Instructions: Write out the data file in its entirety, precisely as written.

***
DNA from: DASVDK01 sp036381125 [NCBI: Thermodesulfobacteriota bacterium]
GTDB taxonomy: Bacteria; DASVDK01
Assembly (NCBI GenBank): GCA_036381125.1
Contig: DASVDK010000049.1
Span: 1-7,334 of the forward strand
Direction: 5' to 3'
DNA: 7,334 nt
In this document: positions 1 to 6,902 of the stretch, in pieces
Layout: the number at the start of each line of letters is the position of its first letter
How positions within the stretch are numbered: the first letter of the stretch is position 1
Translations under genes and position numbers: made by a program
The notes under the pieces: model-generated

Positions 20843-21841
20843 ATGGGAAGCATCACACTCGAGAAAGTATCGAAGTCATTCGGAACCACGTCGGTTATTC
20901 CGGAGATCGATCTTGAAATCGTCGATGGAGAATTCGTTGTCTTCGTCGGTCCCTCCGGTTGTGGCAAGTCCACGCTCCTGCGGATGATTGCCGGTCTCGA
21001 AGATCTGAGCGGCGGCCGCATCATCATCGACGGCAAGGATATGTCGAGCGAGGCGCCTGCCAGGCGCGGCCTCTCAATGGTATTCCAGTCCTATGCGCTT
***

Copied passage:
DNA from: DASVDK01 sp036381125 [NCBI: Thermodesulfobacteriota bacterium]
GTDB taxonomy: Bacteria; DASVDK01
Assembly (NCBI GenBank): GCA_036381125.1
Contig: DASVDK010000049.1
Span: 1-7,334 of the forward strand
Direction: 5' to 3'
DNA: 7,334 nt
In this document: positions 1 to 6,902 of the stretch, in pieces
Layout: the number at the start of each line of letters is the position of its first letter
How positions within the stretch are numbered: the first letter of the stretch is position 1
Translations under genes and position numbers: made by a program
The notes under the pieces: model-generated

Positions 20843-21841
20843 ATGGGAAGCATCACACTCGAGAAAGTATCGAAGTCATTCGGAACCACGTCGGTTATTC
20901 CGGAGATCGATCTTGAAATCGTCGATGGAGAATTCGTTGTCTTCGTCGGTCCCTCCGGTTGTGGCAAGTCCACGCTCCTGCGGATGATTGCCGGTCTCGA
21001 AGATCTGAGCGGCGGCCGCATCATCATCGACGGCAAGGATATGTCGAGCGAGGCGCCTGCCAGGCGCGGCCTCTCAATGGTATTCCAGTCCTATGCGCTT